Cynthia Carlson, CFUW Stratford vice-president, will present the project Resilience: the story of how a ground-breaking “Roadway Gallery” of artworks by fifty Indigenous women artists took place coast to coast and then was developed into inspiring educational materials. Cindy Carlson presented the Resilience Art Kit project at the National CFUW AGM in June and received very positive reviews. 

The engaging art works by 50 First Nations, Inuit and Metis women artists and the hands-on art activities answer Truth and Reconciliation Call to Action #62.  Based on an exhibition curated by Lee-Ann Martin, the art cards help integrate Indigenous perspectives into classrooms and deepen learning for all ages.

Cindy enjoyed a 30 year career as a Special Education Resource teacher helping students from Grade 1 to 9 reach their learning potential. As a lifelong learner, she loved creating and implementing enrichment curriculum for the gifted students in the AMDSB.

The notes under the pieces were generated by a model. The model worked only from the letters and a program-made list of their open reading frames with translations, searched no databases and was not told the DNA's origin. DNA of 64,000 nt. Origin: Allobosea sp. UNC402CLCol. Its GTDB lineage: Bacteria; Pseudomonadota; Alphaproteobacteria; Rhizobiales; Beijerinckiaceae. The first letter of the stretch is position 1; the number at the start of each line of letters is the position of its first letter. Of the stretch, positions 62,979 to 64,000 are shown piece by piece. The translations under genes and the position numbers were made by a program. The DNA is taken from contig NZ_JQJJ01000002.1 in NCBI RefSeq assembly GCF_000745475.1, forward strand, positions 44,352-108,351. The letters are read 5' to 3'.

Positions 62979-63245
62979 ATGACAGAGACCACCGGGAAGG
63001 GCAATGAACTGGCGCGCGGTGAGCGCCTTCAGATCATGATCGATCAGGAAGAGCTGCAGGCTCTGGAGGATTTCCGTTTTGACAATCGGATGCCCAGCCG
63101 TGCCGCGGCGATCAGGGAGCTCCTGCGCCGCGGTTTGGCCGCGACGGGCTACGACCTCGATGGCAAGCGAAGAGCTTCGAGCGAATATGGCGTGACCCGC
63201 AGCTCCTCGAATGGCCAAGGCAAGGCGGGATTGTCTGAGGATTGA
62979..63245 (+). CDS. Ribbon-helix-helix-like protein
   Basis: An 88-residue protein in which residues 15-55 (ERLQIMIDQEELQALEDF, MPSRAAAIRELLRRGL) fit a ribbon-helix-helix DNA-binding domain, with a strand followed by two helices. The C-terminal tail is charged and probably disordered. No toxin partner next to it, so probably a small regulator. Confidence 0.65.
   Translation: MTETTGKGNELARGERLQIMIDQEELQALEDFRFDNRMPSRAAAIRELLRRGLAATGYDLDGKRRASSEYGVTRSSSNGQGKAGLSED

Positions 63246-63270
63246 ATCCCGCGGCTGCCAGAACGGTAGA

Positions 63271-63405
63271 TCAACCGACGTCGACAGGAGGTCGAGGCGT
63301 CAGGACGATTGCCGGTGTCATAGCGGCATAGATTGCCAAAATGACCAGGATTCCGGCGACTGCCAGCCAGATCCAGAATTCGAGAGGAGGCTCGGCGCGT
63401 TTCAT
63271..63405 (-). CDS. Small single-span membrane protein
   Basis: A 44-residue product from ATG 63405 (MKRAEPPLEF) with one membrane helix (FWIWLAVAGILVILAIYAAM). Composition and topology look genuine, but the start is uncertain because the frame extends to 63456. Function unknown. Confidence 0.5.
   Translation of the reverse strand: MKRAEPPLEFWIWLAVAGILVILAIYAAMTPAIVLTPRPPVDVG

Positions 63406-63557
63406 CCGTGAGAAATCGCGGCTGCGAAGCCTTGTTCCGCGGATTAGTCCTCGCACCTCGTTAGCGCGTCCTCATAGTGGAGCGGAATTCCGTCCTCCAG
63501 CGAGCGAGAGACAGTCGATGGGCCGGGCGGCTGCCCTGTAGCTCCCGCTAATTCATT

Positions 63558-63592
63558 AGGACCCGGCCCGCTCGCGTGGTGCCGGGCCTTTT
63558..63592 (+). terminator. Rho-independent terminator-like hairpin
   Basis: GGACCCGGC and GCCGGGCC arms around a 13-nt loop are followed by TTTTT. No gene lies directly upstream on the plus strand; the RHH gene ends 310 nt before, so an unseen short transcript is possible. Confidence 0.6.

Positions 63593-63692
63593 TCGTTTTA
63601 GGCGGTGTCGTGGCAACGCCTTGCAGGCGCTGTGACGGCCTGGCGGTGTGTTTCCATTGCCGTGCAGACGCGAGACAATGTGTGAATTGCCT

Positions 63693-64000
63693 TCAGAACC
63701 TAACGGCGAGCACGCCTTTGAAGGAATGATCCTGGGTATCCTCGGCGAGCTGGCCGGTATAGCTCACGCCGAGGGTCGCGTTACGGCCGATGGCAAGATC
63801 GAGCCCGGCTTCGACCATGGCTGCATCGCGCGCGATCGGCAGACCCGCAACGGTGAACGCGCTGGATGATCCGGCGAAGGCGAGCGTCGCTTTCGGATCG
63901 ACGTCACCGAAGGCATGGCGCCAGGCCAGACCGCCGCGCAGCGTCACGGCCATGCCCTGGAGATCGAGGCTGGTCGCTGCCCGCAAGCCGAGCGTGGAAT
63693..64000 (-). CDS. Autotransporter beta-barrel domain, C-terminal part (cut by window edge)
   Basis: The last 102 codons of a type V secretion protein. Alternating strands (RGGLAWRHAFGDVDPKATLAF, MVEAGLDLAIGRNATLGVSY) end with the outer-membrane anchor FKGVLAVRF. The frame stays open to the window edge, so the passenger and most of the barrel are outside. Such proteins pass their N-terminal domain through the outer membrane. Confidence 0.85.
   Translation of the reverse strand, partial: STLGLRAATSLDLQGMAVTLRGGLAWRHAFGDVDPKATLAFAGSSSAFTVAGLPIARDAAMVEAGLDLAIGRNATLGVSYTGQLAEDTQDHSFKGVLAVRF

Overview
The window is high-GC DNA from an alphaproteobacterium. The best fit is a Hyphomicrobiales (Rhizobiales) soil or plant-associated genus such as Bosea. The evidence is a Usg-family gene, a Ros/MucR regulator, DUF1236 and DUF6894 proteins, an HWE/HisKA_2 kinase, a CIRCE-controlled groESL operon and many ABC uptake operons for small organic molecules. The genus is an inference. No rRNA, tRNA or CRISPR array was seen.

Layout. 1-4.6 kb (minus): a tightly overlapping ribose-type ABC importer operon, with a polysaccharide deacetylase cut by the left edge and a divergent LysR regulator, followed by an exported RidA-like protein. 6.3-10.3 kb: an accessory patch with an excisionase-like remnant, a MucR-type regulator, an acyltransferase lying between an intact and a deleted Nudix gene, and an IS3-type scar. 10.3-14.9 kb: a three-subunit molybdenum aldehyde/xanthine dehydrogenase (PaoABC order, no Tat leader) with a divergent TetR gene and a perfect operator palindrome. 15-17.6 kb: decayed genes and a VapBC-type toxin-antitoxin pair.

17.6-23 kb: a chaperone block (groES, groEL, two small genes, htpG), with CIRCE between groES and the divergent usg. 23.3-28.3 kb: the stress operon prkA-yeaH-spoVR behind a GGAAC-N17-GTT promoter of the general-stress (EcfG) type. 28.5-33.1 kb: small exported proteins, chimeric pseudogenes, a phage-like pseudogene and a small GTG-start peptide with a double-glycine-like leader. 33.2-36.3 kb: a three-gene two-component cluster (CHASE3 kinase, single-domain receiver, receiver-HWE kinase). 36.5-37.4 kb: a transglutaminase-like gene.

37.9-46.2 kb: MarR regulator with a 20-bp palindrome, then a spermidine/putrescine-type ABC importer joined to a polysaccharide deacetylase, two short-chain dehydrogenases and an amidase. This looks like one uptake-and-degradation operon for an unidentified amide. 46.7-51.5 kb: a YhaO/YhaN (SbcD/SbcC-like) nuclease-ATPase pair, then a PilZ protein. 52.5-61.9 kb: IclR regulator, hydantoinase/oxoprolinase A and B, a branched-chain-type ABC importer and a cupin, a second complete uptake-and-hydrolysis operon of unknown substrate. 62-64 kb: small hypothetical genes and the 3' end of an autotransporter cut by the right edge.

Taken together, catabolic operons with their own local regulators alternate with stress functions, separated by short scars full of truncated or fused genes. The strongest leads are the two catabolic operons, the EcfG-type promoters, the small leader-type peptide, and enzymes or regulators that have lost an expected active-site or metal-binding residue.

Cindy has been an active member of CFUW’s Scholarship Committee for many years and strongly believes that all girls and women should have equal opportunities and similar access to quality education. When she retired, she joined the Truth and Reconciliation Committee and Indigenous Learning Group to gain a better understanding of Indigenous realities and learn how to support First Nation women. She was introduced her to the Resilience project which has provided her with insight into our Indigenous Peoples history and culture.

This learning inspired her to share her love of gardening and engage her community by planting 215 sunflowers to honour the Indigenous children whose lives were impacted by the residential school system.  

When not working at Ted’s Garden in Upper Queen’s Park for Communities in Bloom, Cindy spends her time on the Stratford Perth Museum Board, book clubs, hiking the Bruce Trail and enjoying the company of her three children and two grandsons.